It's another "cornucopia"-themed week of resources, a mix of the thought-provoking and the practical. Let's start with a couple of the latter.
Board FriendRaising Action Toolkit (Hildy Gottlieb)
I've downloaded and used this free toolkit from my friend, Hildy, and I recommend it. Ultimately, I'd want to sweet-talk you into ordering her book, Friendraising, which is chock-full of ideas for, and examples of, ways for board members to engage others for your mission. But this toolkit offers a good overview that you can easily share and discuss with your board.
12 ways to liven up your board meetings - and your board (Gail Perry)
No item on this list would qualify as particularly earth-shaking. But often the most basic changes carry potential to shift the tone and outcomes for a board. Adopting even one of Gail's suggestions may lead to meaningful change in the way your board works.
9 big board questions (Nick Fellers)
I'll take any chance to share questions that help nonprofit boards focus on their governance responsibilities. This list of nine by Nick Fellers offers exactly that. Boards that are "too busy" for governance could set aside time in a meeting to pose one of these questions. (Or, even better yet, they could adjust their view of why they exist.) Boards also could draw upon these questions as Fellers suggests: to create a different - and ultimately more fruitful - kind of retreat experience, focused where boards should be focused.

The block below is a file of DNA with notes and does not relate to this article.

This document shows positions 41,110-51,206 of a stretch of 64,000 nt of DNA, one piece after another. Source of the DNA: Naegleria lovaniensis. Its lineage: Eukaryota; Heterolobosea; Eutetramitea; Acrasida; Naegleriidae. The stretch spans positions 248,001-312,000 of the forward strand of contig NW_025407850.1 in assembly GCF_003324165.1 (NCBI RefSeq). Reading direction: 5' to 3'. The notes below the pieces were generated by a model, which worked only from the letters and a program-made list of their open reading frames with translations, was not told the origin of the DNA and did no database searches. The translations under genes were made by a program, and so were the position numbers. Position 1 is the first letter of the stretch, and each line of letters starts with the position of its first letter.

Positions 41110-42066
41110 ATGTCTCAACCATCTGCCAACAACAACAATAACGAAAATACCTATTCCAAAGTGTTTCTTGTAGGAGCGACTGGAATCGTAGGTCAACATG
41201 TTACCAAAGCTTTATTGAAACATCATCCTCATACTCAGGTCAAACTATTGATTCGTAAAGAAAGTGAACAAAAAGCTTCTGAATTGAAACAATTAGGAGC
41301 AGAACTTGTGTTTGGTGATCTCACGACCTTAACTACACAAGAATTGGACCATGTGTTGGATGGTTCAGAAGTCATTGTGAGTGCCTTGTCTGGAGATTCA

Daring to Lead 2011 (CompassPoint)
This national study focused on sector executive leadership should be required reading for all nonprofit boards. The picture painted isn't pretty, but it points out challenges that require board attention. Be sure to click the "boards" tab on the page for specific (and convicting) data related specifically to the issues that nonprofit executives report having with the other half of their leadership team.
Ten myths about nonprofit boards (Jan Masaoka)
Have you heard any of these myths? What are the impacts of buying into any of them? What happens when a board accepts any of them as true? Jan, as always, expands our thinking about nonprofits and, specifically, about nonprofit boards.